At its core, intralogistics refers to improving and integrating the logistics around the handling of physical material and data inside a warehouse or in an internal production setting. More recently this approach has also been taken to apply to a wider range of issues that cover supply chains, manufacturing, and logistics in a broader sense.
In the main, applying intralogistics to your facility and your supply chain involves getting goods from A to B in the most efficient manner possible with the assistance of technology. The concept also extends to impact logistics on a wider scale, across facilities, and across borders.
Intralogistics involves data collection and analysis which enables your business to implement efficiency features both inside the warehouse and across your organization. Data can help your business prevent unnecessary staff and vehicle journeys while making sure stock is replenished on time. What's more, there are multiple use cases for machine learning in manufacturing.
It all leads to a leaner, more productive business that is better informed and more responsive. This is why companies around the world are starting to understand the benefits of applying this innovative way of thinking:
Intralogistics is in essence enabled by technology. It relies on a mix of sensors, logic, and software to automate processes and improve efficiency. These are some of the most important technological components that enable intralogistics:
Moving, packing and handling equipment was traditionally a manual job, or at best a job handled by a machine controlled by a person. Now data, automation, and machine learning can have massive impacts on the efficiency of materials handling.
Advanced robotics can now control the movement of materials in an autonomous fashion. Humans are still required in an oversight role, but intralogistics implies that much of the physical movement that takes place inside a building is now automated.
For automation to work on an industrial scale many small moving parts need to be monitored on an individual level. In turn, for effective monitoring, these moving parts must be connected.
This is where IoT (Internet of Things) technology enables intralogistics: every item is connected to a wider network, allowing for automation and insight into handling, picking, packing, shipment and the time spent on tasks. IoT enables huge amounts of data to be collected, allowing for data science and analytics to map warehouse activity, leading to improved individual and facility efficiency.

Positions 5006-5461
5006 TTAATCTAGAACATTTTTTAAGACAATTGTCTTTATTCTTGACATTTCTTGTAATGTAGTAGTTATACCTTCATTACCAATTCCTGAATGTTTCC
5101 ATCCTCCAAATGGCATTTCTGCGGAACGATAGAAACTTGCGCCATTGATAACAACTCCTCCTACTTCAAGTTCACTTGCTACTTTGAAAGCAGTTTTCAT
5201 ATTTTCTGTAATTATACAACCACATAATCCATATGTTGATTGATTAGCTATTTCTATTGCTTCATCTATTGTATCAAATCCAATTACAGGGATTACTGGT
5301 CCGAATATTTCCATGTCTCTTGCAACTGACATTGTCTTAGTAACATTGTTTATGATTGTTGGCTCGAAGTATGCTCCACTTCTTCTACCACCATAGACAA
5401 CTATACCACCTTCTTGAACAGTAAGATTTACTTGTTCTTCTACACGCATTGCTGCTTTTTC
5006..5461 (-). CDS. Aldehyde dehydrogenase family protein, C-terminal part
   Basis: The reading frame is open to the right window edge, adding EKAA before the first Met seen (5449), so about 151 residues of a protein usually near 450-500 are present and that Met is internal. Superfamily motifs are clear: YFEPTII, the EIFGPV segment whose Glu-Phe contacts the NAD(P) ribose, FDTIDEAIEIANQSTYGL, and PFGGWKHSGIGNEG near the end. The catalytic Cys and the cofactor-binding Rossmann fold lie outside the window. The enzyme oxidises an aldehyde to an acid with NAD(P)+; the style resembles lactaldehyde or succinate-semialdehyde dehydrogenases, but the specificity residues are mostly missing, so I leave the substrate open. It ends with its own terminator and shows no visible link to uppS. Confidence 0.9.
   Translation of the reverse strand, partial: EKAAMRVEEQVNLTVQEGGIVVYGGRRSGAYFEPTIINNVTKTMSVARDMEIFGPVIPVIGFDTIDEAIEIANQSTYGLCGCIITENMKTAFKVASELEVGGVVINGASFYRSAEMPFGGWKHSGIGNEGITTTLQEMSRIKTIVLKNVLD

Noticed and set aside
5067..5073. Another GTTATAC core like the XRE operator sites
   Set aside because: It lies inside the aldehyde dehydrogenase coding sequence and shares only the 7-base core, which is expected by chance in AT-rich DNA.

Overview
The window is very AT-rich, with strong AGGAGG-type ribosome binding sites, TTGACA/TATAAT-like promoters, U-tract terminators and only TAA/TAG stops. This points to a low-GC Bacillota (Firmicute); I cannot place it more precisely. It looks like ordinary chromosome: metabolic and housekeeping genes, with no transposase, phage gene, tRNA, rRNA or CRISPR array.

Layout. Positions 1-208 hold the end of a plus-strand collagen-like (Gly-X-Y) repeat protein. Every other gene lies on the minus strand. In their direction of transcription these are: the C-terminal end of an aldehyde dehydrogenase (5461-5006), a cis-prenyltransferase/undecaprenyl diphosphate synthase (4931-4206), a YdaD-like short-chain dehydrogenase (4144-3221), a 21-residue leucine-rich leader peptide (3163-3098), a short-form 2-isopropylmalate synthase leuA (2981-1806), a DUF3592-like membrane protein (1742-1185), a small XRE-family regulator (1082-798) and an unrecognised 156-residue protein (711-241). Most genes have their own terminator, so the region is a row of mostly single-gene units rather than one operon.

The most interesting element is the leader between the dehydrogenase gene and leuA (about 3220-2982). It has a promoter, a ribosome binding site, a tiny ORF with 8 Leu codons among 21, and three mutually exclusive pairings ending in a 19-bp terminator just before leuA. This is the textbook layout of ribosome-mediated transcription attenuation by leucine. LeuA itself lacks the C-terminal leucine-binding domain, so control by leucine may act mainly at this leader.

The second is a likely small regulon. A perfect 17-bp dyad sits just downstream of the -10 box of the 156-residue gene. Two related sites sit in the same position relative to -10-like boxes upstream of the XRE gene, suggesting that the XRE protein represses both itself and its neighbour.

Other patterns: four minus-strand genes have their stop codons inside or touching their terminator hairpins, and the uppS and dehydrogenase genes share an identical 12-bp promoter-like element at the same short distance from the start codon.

Technology has advanced to the extent that many physical objects and processes can easily and readily be modeled in a digital realm. A digital twin allows companies to compare real-life processes against a model, highlighting where the real-life implementation is suffering from weak points, and where improvements can be made.
Nowadays it is straightforward to create a digital twin of a real-world warehouse scenario or to accurately emulate what happens on the factory floor. Smart components can gather data that is in turn analyzed and processed to enable intralogistics by facilitating real-time fixes to glitches as soon as they are observed.
As we suggested earlier in this article, intralogistics is a way of thinking. To step into this way of thinking your business needs to engage with a technology partner to help you gather and analyze the data which will enable your enterprise to work as a cohesive, data-driven ecosystem.
You can enable this approch in your business by talking to a technology firm that is experienced in applying software and hardware solutions to the logistics industry. At ELEKS we can show your business how technology-enabled intralogistics can benefit your operations. Reach out to us to find out how intralogistics can support your bottom line.
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